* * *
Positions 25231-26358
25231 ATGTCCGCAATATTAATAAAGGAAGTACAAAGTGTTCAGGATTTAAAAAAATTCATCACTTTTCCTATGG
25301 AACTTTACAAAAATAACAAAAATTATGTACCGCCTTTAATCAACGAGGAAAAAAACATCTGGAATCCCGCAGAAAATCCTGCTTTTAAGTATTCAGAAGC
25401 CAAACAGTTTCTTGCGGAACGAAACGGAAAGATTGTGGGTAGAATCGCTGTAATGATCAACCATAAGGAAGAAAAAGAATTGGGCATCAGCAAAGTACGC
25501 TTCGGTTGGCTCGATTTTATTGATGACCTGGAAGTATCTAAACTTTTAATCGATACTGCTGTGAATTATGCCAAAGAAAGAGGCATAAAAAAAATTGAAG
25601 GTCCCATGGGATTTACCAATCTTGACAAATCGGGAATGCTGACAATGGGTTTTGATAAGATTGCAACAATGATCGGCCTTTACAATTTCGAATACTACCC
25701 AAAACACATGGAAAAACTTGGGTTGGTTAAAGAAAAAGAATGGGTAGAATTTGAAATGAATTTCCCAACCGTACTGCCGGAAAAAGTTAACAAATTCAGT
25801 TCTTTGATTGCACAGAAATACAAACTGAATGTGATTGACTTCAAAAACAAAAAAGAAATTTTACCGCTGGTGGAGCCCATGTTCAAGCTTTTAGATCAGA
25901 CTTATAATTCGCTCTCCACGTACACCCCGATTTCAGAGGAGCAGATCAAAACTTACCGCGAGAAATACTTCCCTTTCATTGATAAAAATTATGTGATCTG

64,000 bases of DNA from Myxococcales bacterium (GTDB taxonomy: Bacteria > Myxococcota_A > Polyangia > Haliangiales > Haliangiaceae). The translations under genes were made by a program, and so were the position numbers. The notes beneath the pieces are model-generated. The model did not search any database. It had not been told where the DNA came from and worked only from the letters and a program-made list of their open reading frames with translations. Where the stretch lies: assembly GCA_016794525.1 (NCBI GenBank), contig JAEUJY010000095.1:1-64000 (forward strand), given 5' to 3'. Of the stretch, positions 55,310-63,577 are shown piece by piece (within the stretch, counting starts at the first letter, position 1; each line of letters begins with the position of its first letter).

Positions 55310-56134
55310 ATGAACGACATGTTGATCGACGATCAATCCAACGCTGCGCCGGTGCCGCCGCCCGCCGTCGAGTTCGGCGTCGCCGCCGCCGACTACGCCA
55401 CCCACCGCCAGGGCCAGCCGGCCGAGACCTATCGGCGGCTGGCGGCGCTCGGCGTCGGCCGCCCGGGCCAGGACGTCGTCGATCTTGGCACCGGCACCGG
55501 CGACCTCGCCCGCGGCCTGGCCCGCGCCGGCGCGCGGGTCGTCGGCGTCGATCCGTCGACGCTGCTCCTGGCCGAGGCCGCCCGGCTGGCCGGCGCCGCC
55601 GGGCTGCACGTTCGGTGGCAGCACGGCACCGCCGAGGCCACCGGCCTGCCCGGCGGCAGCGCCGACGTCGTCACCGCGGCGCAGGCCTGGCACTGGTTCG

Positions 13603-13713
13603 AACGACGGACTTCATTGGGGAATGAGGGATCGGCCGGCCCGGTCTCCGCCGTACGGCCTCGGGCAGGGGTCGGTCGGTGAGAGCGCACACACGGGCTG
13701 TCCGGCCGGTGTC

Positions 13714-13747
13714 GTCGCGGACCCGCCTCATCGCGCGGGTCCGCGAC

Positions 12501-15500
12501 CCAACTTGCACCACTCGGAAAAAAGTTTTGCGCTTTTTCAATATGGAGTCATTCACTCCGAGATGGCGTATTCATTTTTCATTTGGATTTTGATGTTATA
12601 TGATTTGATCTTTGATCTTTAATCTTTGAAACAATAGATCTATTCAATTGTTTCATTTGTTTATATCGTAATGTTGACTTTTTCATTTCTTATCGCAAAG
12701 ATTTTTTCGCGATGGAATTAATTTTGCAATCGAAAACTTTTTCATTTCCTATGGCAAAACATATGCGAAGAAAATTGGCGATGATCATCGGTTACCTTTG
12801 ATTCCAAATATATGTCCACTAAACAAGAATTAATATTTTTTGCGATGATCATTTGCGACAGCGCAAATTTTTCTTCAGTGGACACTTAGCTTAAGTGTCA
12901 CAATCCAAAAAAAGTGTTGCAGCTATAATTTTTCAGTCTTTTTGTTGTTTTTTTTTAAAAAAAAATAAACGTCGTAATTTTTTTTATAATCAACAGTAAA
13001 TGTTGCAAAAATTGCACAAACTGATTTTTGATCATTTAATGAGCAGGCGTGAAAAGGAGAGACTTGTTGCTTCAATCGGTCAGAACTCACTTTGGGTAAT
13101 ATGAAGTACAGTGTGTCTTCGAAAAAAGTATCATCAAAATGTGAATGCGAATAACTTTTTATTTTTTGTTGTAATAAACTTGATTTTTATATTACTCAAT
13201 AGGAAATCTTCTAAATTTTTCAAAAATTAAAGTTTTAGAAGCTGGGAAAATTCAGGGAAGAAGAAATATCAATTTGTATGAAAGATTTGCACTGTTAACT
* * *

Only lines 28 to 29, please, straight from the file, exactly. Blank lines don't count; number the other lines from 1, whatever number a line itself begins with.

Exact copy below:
13101 ATGAAGTACAGTGTGTCTTCGAAAAAAGTATCATCAAAATGTGAATGCGAATAACTTTTTATTTTTTGTTGTAATAAACTTGATTTTTATATTACTCAAT
13201 AGGAAATCTTCTAAATTTTTCAAAAATTAAAGTTTTAGAAGCTGGGAAAATTCAGGGAAGAAGAAATATCAATTTGTATGAAAGATTTGCACTGTTAACT